alexa Histones: Controlling Tumor Signaling Circuitry
ISSN: 2157-2518

Journal of Carcinogenesis & Mutagenesis
Open Access

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Review Article

Histones: Controlling Tumor Signaling Circuitry

Manoela D. Martins1 and Rogerio M. Castilho2*
1Department of Oral Pathology, Federal University of Rio Grande do Sul, Porto Alegre, RS, Brazil
2Laboratory of Epithelial Biology, Department of Periodontics and Oral Medicine, University of Michigan School of Dentistry, Ann Arbor, MI, USA
Corresponding Author : Rogerio M. Castilho
Laboratory of Epithelial Biology
Department of Periodontics and Oral Medicine
University of Michigan-1011 N University Ave
Room 3323B, Ann Arbor, MI, 48109-1078, USA
Tel: (734) 647-2150
E-mail: [email protected]
Received June 28, 2013; Accepted July 22, 2013; Published July 29, 2013
Citation: Martins MD, Castilho RM (2013) Histones: Controlling Tumor Signaling Circuitry. J Carcinogene Mutagene S5:001. doi: 10.4172/2157-2518.S5-001
Copyright: © 2013 Martins MD, et al. This is an open-access article distributed under the terms of the Creative Commons Attribution License, which permits unrestricted use, distribution, and reproduction in any medium, provided the original author and source are credited.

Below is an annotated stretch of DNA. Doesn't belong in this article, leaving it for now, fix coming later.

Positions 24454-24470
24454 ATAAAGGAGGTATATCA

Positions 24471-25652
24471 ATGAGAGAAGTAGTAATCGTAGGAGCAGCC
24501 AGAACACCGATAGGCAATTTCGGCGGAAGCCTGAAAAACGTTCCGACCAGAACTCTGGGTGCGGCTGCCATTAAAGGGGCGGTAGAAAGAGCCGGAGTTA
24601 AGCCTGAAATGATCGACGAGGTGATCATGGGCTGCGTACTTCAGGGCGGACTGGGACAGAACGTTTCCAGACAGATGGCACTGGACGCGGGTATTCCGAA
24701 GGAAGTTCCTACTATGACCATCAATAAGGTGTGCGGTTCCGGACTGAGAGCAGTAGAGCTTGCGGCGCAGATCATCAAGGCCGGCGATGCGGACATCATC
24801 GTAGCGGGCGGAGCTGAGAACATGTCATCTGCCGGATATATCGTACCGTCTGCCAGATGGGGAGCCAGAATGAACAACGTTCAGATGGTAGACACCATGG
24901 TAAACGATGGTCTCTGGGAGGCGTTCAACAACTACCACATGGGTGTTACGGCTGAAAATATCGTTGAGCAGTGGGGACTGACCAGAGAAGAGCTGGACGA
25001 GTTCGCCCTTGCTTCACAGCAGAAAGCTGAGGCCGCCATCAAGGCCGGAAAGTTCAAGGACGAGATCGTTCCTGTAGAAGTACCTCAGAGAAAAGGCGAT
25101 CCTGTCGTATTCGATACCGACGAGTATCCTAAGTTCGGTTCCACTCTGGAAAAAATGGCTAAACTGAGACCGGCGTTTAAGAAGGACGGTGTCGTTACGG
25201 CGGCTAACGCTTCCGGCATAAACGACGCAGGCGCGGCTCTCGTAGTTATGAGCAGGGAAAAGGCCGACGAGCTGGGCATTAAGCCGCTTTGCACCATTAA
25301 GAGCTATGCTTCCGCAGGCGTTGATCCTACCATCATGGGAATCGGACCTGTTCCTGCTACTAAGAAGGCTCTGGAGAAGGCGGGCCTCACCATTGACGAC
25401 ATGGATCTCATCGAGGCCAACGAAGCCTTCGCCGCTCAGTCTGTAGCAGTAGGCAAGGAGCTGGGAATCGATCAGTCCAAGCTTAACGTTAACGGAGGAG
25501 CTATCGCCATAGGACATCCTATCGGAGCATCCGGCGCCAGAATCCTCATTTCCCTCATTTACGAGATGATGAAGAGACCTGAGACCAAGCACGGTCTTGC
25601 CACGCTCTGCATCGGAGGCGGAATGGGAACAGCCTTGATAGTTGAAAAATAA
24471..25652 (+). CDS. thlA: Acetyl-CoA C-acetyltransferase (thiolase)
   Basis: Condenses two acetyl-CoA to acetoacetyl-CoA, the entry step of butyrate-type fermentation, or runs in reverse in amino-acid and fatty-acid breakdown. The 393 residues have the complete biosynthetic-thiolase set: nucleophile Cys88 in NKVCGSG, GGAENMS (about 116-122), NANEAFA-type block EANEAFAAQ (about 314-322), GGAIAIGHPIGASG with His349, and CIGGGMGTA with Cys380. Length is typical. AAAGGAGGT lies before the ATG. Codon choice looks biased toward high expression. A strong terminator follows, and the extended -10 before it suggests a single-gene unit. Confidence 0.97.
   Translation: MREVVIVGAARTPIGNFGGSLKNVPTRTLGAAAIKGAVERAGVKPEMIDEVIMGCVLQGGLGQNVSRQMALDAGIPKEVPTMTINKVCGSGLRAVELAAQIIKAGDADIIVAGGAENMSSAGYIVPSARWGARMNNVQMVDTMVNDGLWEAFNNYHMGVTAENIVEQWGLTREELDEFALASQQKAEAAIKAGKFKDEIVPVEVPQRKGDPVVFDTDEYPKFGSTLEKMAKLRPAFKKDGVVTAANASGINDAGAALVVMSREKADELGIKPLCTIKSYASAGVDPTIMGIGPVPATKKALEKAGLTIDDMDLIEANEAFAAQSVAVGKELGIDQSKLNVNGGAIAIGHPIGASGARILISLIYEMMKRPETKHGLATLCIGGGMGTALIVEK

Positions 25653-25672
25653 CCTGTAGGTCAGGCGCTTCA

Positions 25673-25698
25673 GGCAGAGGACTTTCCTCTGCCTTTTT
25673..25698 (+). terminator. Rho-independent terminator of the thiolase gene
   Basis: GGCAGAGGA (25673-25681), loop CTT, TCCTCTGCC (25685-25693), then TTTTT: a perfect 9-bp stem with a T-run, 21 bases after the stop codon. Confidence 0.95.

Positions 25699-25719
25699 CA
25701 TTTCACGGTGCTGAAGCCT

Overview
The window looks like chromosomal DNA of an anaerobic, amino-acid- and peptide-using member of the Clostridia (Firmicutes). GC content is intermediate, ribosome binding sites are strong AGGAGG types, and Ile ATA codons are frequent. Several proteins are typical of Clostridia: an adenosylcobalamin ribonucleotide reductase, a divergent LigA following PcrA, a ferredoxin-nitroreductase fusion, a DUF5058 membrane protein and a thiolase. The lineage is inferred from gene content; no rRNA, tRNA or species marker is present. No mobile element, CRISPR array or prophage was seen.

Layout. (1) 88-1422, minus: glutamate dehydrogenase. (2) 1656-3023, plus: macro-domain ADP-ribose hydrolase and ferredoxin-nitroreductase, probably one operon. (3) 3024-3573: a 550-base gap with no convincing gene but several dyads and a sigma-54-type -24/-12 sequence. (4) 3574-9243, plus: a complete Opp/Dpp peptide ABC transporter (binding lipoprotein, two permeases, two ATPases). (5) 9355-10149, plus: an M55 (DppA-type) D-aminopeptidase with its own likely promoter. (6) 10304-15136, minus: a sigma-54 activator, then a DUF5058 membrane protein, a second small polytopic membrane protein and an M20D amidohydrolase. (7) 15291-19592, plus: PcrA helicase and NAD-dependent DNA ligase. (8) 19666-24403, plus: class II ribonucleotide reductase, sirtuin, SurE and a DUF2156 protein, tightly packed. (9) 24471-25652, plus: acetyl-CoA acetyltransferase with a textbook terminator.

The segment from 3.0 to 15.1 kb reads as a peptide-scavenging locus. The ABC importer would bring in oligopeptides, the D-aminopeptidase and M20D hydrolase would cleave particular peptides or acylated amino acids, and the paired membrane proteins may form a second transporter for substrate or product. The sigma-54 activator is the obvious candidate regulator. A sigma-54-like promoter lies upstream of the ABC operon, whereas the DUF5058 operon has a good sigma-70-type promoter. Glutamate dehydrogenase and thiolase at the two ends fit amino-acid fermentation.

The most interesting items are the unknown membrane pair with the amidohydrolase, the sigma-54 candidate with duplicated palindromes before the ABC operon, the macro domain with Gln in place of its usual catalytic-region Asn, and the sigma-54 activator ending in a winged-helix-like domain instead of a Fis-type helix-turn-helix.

Epigenetic modifications constitute the next frontier in tumor biology research. Post-translation modification of histones dynamically influences gene expression independent of alterations to the DNA sequence. These mechanisms are often mediated by histone linkers or by proteins associated with the recruitment of DNA-binding proteins, HDACI and II interacting proteins and transcriptional activators, coactivators or corepressors. Early evidence suggested that histones and their modifiers are involved in sophisticated processes that modulate tumor behavior and cellular phenotype. In this review, we discuss how recent discoveries about chromatin modifications, particularly histone acetylation, are shaping our knowledge of cell biology and our understanding of the molecular circuitry governing tumor progression and consider whether recent insights may extend to novel therapeutic approaches. Furthermore, we discuss the latest oncogenomic findings in Head and Neck Squamous Cell Carcinoma (HNSCC) from studies using Next Generation Sequencing (NGS) technology and highlight the impact of mutations identified in histones and their modifiers


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